Whenever you see 800 MHz OR 850 MHz, they are referring to the SAME frequency range. 850 MHz is more accurate, and has become more commonly used when discussing GSM frequencies. In North America, GSM is run on 850 MHz and 1900 MHz. In Europe, Asia, Australia, and other countries abroad, GSM is run on 900 MHz and 1800 MHz.

    Many customers want GSM phones from abroad, or from EBay, to use with Cingular, and attempt to use a phone with incorrect bands. A 900/1800 MHz phone will NOT work in the USA. When looking at a GSM phone to use in the US, you need to look at which of the North American bands the phone uses. In other words, does it use the 850 MHz band? does it use the 1900 MHz band?

    Cingular runs GSM on 1900 MHz in some markets, 850 MHz in others, and has a dual band 850/1900 MHz network in others. To find out what frequencies are used in your market, check www.wirelessadvisor.com.

    If your area is one where Cingular is strictly 1900 MHz, such as CA, NV, NYC, NC, and others, you will have no issues using a GSM phone with just 1900 MHz. If your area is strictly 850 MHz, such as MA, a GSM phone with 850 MHz is required. In dual band markets, a phone including 850 MHz may be required, or may not be. This depends on whether the Control Channels are running on 850 MHz. The control channels keep you connected to Cingular while not using your phone. Cingular has been switching Control Channels over to 850 MHz in dual band markets as of late. This means a 1900 MHz phone will get No Service, as it can not access the 850 MHz Control Channel, even though Cingular is running service at 1900 MHz!!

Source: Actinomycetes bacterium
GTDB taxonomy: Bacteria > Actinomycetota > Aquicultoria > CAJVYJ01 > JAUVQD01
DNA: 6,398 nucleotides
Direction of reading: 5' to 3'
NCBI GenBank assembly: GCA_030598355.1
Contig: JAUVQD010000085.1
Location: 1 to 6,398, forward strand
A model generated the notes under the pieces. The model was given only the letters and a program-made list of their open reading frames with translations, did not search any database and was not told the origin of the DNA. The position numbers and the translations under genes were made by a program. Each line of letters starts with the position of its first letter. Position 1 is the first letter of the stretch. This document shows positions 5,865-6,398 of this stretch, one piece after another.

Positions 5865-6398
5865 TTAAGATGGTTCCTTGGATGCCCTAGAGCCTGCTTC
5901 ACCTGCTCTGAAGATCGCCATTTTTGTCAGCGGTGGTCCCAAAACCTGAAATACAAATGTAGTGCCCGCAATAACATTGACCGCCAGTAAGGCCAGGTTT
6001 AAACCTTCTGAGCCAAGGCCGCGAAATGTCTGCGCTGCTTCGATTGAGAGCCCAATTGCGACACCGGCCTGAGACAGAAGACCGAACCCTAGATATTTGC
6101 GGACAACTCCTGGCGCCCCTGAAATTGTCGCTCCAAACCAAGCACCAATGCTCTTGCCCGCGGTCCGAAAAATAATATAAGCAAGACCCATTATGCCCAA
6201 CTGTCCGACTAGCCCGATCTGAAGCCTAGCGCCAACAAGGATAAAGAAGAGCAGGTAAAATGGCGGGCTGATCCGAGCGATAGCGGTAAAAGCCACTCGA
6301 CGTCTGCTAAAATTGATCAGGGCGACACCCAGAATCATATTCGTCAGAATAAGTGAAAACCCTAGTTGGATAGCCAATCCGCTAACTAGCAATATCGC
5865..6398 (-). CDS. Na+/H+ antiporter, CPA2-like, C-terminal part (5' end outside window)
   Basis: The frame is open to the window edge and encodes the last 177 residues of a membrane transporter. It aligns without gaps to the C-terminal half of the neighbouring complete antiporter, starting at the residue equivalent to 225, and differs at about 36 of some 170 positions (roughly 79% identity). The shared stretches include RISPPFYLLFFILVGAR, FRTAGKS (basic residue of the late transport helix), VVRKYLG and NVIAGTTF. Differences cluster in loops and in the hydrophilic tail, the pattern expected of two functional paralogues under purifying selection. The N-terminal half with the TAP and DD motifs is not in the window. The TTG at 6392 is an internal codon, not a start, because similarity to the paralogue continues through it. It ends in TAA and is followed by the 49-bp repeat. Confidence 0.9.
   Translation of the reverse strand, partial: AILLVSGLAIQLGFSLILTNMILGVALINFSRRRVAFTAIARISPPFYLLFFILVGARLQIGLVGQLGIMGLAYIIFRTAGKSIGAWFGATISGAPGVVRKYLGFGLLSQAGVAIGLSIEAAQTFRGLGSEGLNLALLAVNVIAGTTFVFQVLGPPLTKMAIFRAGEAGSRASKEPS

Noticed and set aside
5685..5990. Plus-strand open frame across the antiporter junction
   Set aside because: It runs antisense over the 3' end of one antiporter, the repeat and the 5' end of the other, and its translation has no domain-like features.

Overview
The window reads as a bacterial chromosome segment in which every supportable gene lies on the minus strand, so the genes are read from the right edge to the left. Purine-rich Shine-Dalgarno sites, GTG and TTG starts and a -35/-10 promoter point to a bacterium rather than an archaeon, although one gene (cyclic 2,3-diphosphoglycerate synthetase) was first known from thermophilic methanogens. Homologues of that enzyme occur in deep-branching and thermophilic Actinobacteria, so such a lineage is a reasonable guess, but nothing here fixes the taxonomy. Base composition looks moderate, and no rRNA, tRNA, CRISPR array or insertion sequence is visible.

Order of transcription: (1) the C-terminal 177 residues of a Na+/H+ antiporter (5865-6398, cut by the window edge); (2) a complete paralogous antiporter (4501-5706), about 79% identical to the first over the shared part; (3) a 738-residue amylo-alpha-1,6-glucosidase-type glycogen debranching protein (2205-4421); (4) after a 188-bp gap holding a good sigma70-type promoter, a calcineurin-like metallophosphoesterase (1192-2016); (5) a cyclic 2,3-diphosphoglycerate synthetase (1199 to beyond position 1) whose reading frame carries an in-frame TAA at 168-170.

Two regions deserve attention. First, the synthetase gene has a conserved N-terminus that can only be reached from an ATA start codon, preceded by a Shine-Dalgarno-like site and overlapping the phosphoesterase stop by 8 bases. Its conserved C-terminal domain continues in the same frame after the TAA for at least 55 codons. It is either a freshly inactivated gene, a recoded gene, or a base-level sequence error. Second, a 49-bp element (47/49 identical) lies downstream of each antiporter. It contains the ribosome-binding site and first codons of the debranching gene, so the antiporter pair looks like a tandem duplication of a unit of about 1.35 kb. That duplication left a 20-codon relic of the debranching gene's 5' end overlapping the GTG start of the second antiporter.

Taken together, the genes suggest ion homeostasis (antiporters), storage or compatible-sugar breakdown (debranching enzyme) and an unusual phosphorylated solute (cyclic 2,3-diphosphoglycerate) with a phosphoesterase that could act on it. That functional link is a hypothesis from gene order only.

However, even if the control channels are running on 1900MHz, in a dual band market, a phone with the 850 MHz band will give you much greater reception, as you are able to utilize all Cingular towers. The 850 MHz signal travels further than a 1900 MHz signal, therefore even if all the 850 MHz towers include 1900 MHz, the 850 MHz signal will reach further, and penetrate deeper into buildings.

    There are exceptions of course to everything. Such as Cingular offering free roaming on other carrier's 1900MHz signals in a Cingular 850MHz market. Boston is a good example. It is a pure 850MHz market, yet has free roaming on TMobile and AT&T both running 1900 MHz GSM. However, you should beware that Cingular can turn this roaming off at any point in time, and it only stretches to the outskirts of the city (in the Boston example). So your 1900 MHz only phone will work in Boston, but then go dead once outside the metro area. Cingular also has the right to cancel your contract if you are roaming more than 50% of your minutes for 3 consecutive months. Rumor has it they also have the ability to block you from using a 1900 MHz only phone in an 850 MHz market based on the IMEI of the phone, which allows them to know if you're using a 1900 MHz only phone.